Occupation: Physicist & Author
Year born: 1942
Research Areas: Cosmology, Theoretical Physics
"All my life, I have been fascinated by the big questions that face us, and have tried to find scientific answers to them."
Source: Stephen Hawking’s Universe (1997) PBS October, 1997
Stephen was born in 1942 in Oxford, UK during World War II. He decided that he wanted to study mathematics at university, but his father wanted him to choose medicine instead. He was accepted into University College Oxford but because they did not offer a degree in mathematics, Stephen chose to study physics. After three years (and, in his words, "not very much work"), he graduated with a first-class honours degree in natural sciences. From there, he went on to study cosmology at Cambridge University. Stephen earned a PhD and eventually became a professor, staying at Cambridge University for many years.
Stephen is one of the most brilliant physicists in history. He carried out ground-breaking research on the physics of the Universe but also wrote popular science books that appealed to all, not just to scientists.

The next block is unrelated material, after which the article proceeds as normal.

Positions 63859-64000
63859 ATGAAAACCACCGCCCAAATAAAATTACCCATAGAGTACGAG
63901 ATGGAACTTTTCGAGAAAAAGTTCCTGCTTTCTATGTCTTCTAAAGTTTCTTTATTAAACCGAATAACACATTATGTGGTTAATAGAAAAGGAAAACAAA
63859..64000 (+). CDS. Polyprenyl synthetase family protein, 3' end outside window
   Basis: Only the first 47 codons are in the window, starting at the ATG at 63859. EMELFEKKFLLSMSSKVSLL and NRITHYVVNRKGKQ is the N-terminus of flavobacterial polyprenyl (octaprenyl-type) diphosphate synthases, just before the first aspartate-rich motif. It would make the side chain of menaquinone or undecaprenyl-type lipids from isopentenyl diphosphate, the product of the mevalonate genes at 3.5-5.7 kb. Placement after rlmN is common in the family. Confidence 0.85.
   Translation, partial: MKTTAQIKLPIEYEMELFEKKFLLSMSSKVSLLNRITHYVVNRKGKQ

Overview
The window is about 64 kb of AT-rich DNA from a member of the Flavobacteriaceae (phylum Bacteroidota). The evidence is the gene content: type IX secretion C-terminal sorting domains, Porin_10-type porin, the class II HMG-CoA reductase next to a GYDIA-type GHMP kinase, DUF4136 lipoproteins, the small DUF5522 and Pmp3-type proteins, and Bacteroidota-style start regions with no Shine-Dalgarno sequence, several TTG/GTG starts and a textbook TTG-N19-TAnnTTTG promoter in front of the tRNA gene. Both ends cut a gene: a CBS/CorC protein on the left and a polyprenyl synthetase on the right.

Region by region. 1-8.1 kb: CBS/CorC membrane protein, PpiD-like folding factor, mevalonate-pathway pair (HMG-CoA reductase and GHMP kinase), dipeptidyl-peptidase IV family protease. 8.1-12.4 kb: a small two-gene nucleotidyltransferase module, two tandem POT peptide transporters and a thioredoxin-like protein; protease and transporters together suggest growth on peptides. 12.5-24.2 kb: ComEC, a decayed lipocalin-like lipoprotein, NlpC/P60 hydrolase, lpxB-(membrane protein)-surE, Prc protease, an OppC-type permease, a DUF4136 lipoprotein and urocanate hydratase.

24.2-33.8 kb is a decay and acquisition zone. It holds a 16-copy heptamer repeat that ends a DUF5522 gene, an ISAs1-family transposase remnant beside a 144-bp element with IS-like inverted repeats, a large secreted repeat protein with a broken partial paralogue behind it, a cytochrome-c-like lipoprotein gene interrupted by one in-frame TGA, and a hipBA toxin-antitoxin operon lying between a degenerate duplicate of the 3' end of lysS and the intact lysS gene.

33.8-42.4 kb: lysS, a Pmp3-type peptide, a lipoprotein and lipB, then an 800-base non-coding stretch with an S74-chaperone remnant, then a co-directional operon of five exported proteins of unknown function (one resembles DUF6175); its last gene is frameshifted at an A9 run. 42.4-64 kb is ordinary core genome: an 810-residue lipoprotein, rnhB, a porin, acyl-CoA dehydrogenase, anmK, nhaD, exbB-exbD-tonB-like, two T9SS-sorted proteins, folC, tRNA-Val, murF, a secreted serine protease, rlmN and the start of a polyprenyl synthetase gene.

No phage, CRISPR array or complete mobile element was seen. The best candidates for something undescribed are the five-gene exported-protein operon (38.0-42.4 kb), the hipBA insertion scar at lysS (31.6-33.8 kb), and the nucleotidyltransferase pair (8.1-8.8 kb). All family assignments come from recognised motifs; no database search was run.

Stephen's research focused on the basic laws which govern our Universe. Alongside Roger Penrose, he showed that Einstein's General Theory of Relativity implied if space and time had a beginning, it must have an end. Stephen’s most famous discovery is that of Hawking radiation: the idea that black holes are not completely black but emit radiation and eventually evaporate and disappear. He also theorised that the Universe has no boundary. Just like you can travel around the surface of the Earth indefinitely and never reach 'an end'.
In 1963, shortly after his 21st birthday, Stephen was diagnosed with ALS, a form of motor neurone disease. He was given a life expectancy of two years but lived for many many more years. After the loss of his speech in 1985, Stephen used a computerised voice system for communication. He was actively involved in research and public engagement throughout his life and was Director of Research at the Centre for Theoretical Cosmology at the University of Cambridge at the time of his death in 2018.
Stephen’s book ‘A Brief History of Time’ was a best-seller for a record-breaking 237 weeks (that’s over 4.5 years!). Stephen was awarded 12 honorary degrees, and many distinguished awards during his career such as the Commander of the Order of the British Empire (CBE) and Companion of Honour. He was a Fellow of the Royal Society and a member of the US National Academy of Sciences. Stephen’s life was dramatized in the 2014 film ‘A Theory of Everything’.
Stephen loved to travel and dreamed of going to space one day. He never got to space but he did go to many places including Antarctica, Easter Island, diving in a submarine and flying on a zero-gravity flight.